So, while the value of the query process is debatable, the value of learning how to pitch one's work is not. Unless one is the sort to never talk to anyone about one's books ever, in which case learning to pitch is a waste of time.

blacbird
03-18-2015, 09:45 AM
If one is capable of learning how to formulate a logline/pitch/query that accurately and effectively communicates the contents of one's novel, then one should certainly learn how to do just that. Why refuse to learn how to sell what one has created? (If one is incapable of learning this skill then one should get help from those who have it.)

. . .

So, while the value of the query process is debatable, the value of learning how to pitch one's work is not. Unless one is the sort to never talk to anyone about one's books ever, in which case learning to pitch is a waste of time.

I fear, alas, that I is one of them ones.

Or maybe several of 'em.

caw

Sapphire135
03-18-2015, 10:09 PM
Agents are far, far, far more the norm now than they were twenty-five years ago. Twenty-five years ago, standard advice was to shop your first book without an agent, and use that contract to get an agent. Almost none of the publishers that looked at unsolicited manuscripts twenty-five years ago still do so today.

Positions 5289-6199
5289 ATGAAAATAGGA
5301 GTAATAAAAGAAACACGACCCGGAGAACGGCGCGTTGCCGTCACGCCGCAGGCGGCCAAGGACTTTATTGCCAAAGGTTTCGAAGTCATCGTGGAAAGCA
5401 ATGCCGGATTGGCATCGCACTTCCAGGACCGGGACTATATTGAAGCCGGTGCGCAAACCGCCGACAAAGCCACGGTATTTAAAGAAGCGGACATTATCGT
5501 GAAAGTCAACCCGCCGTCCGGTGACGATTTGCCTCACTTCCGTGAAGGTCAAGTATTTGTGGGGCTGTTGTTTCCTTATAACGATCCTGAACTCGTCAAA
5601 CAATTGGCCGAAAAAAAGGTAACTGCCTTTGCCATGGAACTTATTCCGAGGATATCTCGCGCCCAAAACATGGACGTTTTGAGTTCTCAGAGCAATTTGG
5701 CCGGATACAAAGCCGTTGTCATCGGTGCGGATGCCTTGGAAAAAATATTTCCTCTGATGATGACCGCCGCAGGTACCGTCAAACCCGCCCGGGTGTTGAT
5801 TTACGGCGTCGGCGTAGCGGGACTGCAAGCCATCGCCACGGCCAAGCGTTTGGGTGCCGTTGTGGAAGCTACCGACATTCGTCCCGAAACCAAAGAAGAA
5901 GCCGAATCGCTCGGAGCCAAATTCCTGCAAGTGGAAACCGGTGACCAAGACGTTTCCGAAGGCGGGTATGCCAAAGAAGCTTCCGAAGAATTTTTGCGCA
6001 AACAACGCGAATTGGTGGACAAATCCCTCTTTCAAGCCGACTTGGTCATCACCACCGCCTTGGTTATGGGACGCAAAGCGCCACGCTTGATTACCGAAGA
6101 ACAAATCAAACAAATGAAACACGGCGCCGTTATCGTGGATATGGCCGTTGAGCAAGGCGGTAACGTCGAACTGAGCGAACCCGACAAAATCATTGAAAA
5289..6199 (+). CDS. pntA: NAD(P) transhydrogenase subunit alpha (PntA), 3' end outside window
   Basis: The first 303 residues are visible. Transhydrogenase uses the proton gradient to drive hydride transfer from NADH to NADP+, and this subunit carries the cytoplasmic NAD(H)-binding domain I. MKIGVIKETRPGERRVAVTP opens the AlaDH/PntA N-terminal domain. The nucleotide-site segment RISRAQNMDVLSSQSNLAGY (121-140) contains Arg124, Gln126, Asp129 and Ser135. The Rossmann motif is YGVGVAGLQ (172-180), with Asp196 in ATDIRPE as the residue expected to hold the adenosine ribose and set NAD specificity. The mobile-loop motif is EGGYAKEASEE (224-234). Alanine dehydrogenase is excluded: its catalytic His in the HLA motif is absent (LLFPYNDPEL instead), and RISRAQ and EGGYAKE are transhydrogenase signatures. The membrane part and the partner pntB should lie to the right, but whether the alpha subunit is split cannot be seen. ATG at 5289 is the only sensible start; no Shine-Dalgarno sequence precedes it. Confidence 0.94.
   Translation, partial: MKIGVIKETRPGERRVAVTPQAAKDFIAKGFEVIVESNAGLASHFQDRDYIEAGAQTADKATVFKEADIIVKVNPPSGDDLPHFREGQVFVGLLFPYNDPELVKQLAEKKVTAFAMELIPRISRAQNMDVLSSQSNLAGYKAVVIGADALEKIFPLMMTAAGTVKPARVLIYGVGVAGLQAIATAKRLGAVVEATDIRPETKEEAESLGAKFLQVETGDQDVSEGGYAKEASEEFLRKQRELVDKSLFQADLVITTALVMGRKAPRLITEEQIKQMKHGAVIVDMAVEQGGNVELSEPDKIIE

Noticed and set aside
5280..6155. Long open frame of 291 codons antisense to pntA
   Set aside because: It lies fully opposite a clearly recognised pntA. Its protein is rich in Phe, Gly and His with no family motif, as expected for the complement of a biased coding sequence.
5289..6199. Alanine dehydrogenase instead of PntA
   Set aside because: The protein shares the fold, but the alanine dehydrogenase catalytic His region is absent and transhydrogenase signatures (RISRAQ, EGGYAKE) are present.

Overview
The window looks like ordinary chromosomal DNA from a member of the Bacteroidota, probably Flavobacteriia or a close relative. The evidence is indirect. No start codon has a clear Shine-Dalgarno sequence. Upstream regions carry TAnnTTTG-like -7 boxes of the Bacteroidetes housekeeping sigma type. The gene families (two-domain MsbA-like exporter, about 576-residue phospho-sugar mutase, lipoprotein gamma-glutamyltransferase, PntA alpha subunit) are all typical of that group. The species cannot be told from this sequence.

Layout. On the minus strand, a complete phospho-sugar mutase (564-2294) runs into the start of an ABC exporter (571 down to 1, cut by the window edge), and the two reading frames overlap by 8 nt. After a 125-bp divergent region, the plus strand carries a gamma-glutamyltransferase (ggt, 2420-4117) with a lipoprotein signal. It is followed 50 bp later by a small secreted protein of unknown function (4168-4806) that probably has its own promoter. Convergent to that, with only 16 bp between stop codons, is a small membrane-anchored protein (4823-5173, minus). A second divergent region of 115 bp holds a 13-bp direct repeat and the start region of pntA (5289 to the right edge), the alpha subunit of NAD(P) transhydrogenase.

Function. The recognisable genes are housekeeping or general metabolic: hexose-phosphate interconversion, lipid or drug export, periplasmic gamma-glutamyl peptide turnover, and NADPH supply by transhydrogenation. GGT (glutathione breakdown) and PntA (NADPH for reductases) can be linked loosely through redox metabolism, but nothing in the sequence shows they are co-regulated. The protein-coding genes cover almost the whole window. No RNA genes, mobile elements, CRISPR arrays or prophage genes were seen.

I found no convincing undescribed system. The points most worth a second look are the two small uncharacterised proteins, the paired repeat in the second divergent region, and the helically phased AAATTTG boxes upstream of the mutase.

I was very young when I got my first agent and my understanding was the opposite. Then again, I was very young, so except for the advice of my mentor and later my own agent, I knew very little about the publishing world. I am glad to know it is actually even more the norm today to have an agent. Some of the things I have seen of late have made me wonder if the necessity for agents was diminishing. The landscape has changed so much in the last quarter century.

Argus
03-25-2015, 08:39 AM
In the early nineties I was under contract with a literary agency where I stayed for over a decade. About a year ago, I signed a contract with a new agency. Way back when I wrote my first novel, the general wisdom was: you write a book, you get an agent, you get a book deal.

Back in the nineties, literary agents weren't flooded with manuscripts by everyone and their momma either.